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per, that he was, at the time the goods of his guest were lost, sick or insane, for he is bound to provide careful servants.* In Bennet v. Mellor* the responsibility of innkeepers was laid down with great strictness, and even with severity. The plaintiff's servant came to an inn to deposit some goods for a week. The proposal was rejected, and the servant sat down in the inn as a guest, with the goods placed behind him, and very shortly thereafter they were stolen. It was held. that the innkeeper was liable for the goods; for the servant was entitled to protection for his goods during the time he continued in the inn as a guest. It was not necessary that the goods should have been in the special keeping of the

innkeeper, in order to make him liable; if they be *594 in the inn, that is sufficient to charge him. *It is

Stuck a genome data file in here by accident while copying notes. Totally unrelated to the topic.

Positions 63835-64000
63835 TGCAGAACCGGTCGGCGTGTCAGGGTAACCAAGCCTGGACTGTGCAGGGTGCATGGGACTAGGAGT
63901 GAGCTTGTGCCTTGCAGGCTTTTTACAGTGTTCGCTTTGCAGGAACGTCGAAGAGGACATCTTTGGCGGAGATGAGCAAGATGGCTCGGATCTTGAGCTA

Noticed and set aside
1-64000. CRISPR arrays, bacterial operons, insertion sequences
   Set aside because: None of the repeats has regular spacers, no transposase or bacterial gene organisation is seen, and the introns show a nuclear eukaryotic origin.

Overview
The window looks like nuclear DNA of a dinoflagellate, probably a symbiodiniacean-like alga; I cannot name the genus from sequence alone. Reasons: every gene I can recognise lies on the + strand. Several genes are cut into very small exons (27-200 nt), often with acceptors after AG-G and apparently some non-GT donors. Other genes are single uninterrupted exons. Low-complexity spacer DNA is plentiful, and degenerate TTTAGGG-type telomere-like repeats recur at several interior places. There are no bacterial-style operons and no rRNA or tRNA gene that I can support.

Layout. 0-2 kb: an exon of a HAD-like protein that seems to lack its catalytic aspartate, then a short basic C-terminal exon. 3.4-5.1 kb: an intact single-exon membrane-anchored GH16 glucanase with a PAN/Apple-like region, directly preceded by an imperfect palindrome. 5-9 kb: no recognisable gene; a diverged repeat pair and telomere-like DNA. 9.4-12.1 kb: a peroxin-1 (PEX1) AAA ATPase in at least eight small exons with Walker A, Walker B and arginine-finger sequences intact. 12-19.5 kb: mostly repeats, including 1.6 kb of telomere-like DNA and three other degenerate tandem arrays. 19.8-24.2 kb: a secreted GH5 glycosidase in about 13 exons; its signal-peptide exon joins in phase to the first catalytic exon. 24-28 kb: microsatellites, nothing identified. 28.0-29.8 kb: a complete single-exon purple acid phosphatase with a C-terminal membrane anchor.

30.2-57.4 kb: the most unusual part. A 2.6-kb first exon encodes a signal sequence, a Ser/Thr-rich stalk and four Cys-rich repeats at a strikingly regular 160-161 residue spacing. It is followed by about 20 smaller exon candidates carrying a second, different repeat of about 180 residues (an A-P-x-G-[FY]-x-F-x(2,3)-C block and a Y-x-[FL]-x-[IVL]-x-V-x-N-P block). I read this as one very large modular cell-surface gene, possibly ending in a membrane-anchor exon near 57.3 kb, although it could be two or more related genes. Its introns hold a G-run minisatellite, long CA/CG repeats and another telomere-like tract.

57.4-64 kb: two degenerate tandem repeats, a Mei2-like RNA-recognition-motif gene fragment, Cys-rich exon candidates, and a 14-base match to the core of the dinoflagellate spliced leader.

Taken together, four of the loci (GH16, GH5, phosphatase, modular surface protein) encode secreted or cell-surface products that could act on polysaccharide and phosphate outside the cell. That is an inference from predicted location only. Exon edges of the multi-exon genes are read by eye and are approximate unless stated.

not necessary to prove negligence in the innkeeper; for it is his duty to provide honest servants, according to the confidence reposed in him by the public;« and he ought to answer civilly for their acts, even if they should rob the guests who sleep under his roof. An innkeeper, like a common carrier, is an insurer of the goods of his guest, and he can only limit his liability by express agreement or notice.d Rigourous as this law may seem and hard as it may actually be in some instances, it is,

menu, 309, 2d edit. If a horse, chaise and harness be delivered to an innkeeper, the payment for the horse includes a compensation for keeping the chaise and harness, and he is liable as an innkeeper for the loss of them. Mason v. Thompson, 9 Pick. Rep. 280. This last case was questioned and overruled in Grinnell v. Cook, 3 Hill's Rep. 485. so far as it went to hold the innkeeper in that character responsible for the goods of a person who was not at the inn, and did not intend to go there as a guest, and therefore was no guest.

» Calye's case, ub. sup. Cross v. Andrews, Cro. Eliz. 622.

» 5 Term Rep. 273.

« If the goods of a guest be deposited in a public inn and be lost, or injured, the prima facie presumption is, that the loss was occasioned by the loss or negligence of the innkeeper or his servants, but the presumption may be rebutted. Dawson v. Chauncey, 5 Adol. <J- Ellis, N. S. 164.